As we predicted last week, Airbnb will make prices more transparent to its users starting in December. Why is this news creating a lot of noise in the press, from the Wall Street Journal to Skift? First, let’s start by saying that displaying a total price (night rate + fees) earlier in the booking process is something that is not new: In Europe, Airbnb’s biggest market by host count, the company has been doing so since 2019, due to E.U. consumer laws.
Screenshot: How the Airbnb price breakdown looks like in the European Union (The U.S. version will not include taxes)
In the US, it is the pressure of social media that is pushing Airbnb to act, not the law. Travelers have taken to Twitter and TikTok to share screenshots of final stay prices which were quite different from the initial price displayed on Airbnb, due to the addition of various fees (e.g., service fee, cleaning fee) during the booking process.
Why did Airbnb need to act on it now? What is it happening now, barely a week before the carefully planned 2022 Winter Release? One of the reasons is that Winter Release should be more focused on adding new hosts rather than on solving guest issues. Airbnb does not want to enter a recession period with the image of an expensive travel option.
Here’s how Airbnb states the problem it’s trying to solve, at least for its U.S. users:
Currently, when guests search Airbnb for a place to stay, the final price at checkout can be higher than they expected because the nightly price they see doesn’t include fees. This can lead to frustration and a loss of trust.
So, what will Airbnb do?
Starting December 2022, Airbnb users will see the total price in search results, as well as on the map, price filter, and listing page. Before confirming their booking, guests can view a full price breakdown that shows Airbnb’s service fee, discounts, and taxes.
Beware of the fine letters: It will be an option that users will have to activate (in the US)
It is not been widely reported but Airbnb says that the “total price display is turned off by default (in the US). Guests who don’t enable the total price display option will continue to have the current pricing experience. “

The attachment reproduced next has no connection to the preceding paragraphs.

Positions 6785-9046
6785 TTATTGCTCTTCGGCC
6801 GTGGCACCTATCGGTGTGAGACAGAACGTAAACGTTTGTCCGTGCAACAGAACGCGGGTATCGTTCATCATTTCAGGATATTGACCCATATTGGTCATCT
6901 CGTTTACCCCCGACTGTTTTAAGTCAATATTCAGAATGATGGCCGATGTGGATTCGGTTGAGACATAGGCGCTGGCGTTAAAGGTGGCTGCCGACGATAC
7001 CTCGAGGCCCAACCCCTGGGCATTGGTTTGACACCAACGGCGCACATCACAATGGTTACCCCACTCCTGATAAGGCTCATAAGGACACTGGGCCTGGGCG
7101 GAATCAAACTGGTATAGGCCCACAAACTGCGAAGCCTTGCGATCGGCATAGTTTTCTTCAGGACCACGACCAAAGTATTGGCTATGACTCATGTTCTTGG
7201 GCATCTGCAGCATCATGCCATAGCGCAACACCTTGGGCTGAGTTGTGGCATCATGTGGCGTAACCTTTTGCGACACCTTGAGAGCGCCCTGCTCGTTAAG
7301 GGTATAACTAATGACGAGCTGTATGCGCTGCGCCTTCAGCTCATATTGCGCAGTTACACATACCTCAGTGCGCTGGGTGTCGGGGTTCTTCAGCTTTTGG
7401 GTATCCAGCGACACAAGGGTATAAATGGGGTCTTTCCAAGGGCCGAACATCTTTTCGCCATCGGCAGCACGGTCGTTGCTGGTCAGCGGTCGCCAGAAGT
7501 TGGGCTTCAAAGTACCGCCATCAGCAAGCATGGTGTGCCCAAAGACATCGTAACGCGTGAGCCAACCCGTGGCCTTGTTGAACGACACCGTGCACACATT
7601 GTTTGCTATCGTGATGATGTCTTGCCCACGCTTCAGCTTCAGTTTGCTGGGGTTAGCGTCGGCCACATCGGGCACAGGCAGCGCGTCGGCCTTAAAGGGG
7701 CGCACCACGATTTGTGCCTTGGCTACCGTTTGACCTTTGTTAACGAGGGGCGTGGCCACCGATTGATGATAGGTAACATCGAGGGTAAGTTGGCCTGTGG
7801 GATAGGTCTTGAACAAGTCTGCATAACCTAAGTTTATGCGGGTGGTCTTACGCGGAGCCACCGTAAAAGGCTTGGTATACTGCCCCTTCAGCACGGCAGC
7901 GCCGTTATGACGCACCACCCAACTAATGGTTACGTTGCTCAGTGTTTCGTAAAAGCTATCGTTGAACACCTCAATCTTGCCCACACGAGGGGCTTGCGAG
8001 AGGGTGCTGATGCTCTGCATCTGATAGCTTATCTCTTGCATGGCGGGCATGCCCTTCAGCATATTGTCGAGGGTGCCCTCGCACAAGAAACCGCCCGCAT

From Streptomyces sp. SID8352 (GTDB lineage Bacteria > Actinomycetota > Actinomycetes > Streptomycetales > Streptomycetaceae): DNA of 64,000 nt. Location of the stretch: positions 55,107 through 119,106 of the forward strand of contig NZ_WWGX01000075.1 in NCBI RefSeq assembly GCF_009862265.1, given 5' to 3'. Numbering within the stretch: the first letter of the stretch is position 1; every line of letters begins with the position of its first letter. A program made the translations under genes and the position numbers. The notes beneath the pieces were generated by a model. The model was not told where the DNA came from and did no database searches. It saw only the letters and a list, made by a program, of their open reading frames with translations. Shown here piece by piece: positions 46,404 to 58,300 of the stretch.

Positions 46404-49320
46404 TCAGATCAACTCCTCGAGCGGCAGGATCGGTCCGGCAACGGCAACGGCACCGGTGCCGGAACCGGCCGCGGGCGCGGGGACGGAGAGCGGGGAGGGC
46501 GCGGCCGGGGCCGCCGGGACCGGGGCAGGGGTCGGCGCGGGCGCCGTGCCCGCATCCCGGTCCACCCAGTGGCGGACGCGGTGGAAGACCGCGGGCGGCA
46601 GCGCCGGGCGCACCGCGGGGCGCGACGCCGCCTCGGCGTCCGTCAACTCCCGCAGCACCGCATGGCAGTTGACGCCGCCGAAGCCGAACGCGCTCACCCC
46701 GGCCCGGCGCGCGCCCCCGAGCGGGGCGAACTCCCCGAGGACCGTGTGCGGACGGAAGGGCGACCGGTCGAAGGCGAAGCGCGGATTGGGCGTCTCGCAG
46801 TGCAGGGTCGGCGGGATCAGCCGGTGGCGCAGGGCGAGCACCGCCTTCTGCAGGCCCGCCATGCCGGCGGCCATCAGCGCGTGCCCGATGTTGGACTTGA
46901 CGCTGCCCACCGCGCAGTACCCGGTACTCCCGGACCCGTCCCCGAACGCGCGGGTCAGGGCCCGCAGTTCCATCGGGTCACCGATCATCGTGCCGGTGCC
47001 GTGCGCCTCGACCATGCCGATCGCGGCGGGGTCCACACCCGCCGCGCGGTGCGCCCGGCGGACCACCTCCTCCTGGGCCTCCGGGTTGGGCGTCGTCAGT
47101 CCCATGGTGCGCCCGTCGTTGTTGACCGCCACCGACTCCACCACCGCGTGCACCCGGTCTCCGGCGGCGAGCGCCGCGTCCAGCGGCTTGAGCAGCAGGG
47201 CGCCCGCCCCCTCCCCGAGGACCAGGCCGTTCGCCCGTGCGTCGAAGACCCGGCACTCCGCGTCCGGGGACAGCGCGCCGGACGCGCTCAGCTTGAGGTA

Users will have to use a toggle button to “Display total price – Includes all fees, before taxes.”:
How are Airbnb hosts affected by the Total Price display change
No more playing with cleaning fees to lower night rates
The final price of a stay will be shown earlier in the booking process. The most affected will be hosts whose pricing tactic is to show a low nightly rate and make up for it with a high cleaning fee once they have attracted travelers to their listing page.
Total price impacts search ranking
Airbnb says that its “ranking algorithm prioritizes total price rather than nightly price and the quality of a listing in comparison to similar listings in the same area. Homes that offer the best value in any given region tend to rank higher in search results.“
New pricing and discount tools by early 2023
During the Q3 2022 earnings call, Brian Chesky said that the company was working on tools to help hosts understand how much they charge and how it impacts their listing’s attractiveness. Airbnb will give hosts new tools to set up discounts to remain “competitive”.
At a time when consumers’ purchasing power is threatened, Airbnb cannot be seen as an expensive platform made for better days.
Brian Chesky on Airbnb fees & price transparency
On November 7, Brian Chesky took to Twitter to explain his plan:
I’ve heard you loud and clear—you feel like prices aren’t transparent and checkout tasks are a pain. That’s why we’re making 4 changes:
1. Starting next month, you’ll be able to see the total price you’re paying up front.
When you turn this on, you’ll see the total price (before taxes) in search results, as well as on the map, price filter, and listing page. You can also view a full price breakdown with Airbnb’s service fee, discounts, and taxes.
2. We are prioritizing total price (instead of nightly price) in our search ranking algorithm.
The highest quality homes with the best total prices will rank higher in search results.
We started as an affordable alternative to hotels, and affordability is especially important today. During this difficult economic time, we need to help our Hosts provide great value to you.
3. To enable Hosts to set more competitive prices, we’ll be launching new pricing and discount tools.
Hosts told us they’d like our help to better understand the final price guests pay and what price to charge to stay competitive.
1/ Social media is full of complaints about high cleaning fees and other hidden fees, driving sentiment that Airbnb has become unaffordable. As a recession is looming, the company needs to restore its image as an affordable alternative to hotels.
Social media, not the law, is pushing Airbnb to take action
On social media, there’s been a lot of noise around Airbnb’s “ridiculous cleaning fees”. In June 2021, the topic was already trending on Twitter, so much so that Airbnb’s CEO said that the company would be taking action.
To be fair to Airbnb, many of the complaints had to do with travelers not understanding how things work on the platform (e.g., hosts decide on cleaning fee amounts, not Airbnb). The company disclosed a few months later that cleaning fees had increased by 33% during the pandemic.
It shows that, for a US booking, the average cleaning fee had gone from $75 in the first half of 2019 to $100 in the first half of 2021. These additional $25 represent a +33% increase in 2 years.